Beetroot, also known as beet, has been gaining in popularity as a new super food due to recent studies claiming that beets and beetroot juice can improve athletic performance, lower blood pressure, and increase blood flow.
Beetroot has been gaining in popularity as a new super food.
Consuming fruits and vegetables of all kinds has long been associated with a reduced risk of many lifestyle-related health conditions.
Many studies indicate that eating more plant foods, like beetroot, decreases the risk of obesity, overall mortality, diabetes, and heart disease and promotes a healthy complexion and hair, increased energy, and overall lower weight.
Dementia: Researchers at Wake Forest University have found that drinking juice from beetroot can improve oxygenation to the brain, slowing the progression of dementia in older adults.
Studies on alpha-lipoic acid have also shown a decrease in symptoms of peripheral neuropathy and autonomic neuropathy in people with diabetes.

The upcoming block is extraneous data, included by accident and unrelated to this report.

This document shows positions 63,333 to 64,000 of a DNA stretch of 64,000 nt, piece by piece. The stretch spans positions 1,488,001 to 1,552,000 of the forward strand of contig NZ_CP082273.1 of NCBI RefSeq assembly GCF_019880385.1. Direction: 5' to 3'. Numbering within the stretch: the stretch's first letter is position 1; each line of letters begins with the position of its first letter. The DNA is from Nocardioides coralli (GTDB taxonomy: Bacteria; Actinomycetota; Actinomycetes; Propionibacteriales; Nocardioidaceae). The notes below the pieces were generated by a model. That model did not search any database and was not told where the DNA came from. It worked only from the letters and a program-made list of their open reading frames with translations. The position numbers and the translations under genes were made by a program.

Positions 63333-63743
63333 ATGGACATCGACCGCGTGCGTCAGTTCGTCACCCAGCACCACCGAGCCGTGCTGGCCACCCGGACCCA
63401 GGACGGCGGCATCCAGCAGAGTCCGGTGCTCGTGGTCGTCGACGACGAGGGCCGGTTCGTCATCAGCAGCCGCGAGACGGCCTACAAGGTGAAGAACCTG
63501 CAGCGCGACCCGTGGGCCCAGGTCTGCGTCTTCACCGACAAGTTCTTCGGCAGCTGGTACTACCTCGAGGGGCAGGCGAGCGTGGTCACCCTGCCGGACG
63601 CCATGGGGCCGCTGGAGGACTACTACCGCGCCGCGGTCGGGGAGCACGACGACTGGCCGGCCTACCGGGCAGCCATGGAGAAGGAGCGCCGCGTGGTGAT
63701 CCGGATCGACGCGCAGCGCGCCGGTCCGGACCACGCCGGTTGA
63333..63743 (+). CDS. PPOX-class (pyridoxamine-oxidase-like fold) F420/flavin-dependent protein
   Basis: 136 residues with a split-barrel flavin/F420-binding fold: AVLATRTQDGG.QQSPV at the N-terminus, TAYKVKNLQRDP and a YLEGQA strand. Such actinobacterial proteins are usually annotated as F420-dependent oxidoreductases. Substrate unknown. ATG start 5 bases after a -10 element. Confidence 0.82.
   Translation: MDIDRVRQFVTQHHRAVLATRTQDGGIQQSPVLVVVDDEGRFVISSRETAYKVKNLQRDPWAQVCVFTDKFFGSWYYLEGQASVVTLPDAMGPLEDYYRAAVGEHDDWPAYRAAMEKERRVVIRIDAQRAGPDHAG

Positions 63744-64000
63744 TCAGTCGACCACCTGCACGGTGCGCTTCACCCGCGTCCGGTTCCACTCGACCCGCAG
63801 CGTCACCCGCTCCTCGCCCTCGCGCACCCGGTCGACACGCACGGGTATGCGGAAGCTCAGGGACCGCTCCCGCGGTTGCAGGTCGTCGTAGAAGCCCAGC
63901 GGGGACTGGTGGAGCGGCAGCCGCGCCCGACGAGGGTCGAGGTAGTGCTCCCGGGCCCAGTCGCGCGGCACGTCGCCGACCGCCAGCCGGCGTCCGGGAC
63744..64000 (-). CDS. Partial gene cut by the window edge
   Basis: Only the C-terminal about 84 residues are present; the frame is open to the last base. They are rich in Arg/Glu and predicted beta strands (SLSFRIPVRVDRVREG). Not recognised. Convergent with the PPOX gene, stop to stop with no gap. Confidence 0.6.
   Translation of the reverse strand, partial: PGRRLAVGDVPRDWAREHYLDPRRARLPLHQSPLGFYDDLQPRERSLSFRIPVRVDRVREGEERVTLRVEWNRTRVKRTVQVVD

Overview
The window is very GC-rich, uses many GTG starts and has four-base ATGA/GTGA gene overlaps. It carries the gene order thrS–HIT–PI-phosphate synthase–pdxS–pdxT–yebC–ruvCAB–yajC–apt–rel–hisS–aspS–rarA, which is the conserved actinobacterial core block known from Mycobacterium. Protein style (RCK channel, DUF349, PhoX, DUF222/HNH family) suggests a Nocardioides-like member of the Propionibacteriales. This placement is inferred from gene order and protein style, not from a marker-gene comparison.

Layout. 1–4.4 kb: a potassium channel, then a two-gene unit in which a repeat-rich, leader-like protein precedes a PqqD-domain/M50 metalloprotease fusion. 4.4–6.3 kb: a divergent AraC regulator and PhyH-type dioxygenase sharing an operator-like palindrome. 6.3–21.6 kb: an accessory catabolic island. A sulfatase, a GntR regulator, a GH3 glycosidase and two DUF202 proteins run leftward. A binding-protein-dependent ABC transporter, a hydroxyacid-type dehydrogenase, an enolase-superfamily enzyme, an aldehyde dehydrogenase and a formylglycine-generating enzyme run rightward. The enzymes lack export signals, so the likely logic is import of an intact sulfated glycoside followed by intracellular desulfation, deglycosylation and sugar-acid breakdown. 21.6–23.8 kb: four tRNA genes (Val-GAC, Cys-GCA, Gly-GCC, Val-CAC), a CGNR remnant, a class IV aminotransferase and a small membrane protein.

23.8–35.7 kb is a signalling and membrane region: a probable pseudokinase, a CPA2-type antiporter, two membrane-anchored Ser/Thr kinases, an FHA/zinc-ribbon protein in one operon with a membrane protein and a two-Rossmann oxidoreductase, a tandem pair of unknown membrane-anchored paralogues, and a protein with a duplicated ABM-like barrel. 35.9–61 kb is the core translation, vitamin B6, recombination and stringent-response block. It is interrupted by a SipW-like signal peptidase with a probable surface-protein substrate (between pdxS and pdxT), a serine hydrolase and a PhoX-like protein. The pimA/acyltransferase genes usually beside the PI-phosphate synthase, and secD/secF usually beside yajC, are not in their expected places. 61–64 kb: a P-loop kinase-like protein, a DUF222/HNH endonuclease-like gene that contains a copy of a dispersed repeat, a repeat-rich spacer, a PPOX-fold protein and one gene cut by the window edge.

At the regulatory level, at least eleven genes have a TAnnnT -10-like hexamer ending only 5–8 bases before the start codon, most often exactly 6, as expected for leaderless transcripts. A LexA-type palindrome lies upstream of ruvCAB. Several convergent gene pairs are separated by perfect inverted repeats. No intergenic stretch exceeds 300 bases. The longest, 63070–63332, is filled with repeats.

Diabetes: Beets contain an antioxidant known as alpha-lipoic acid, which may help lower glucose levels, increase insulin sensitivity and prevent oxidative stress-induced changes in patients with diabetes.
Digestion and regularity: Because of its high fiber content, beetroot helps to prevent constipation and promote regularity for a healthy digestive tract.
Inflammation: Choline is a very important and versatile nutrient in beetroot that helps with sleep, muscle movement, learning, and memory. Choline also helps to maintain the structure of cellular membranes, aids in the transmission of nerve impulses, assists in the absorption of fat and reduces chronic inflammation.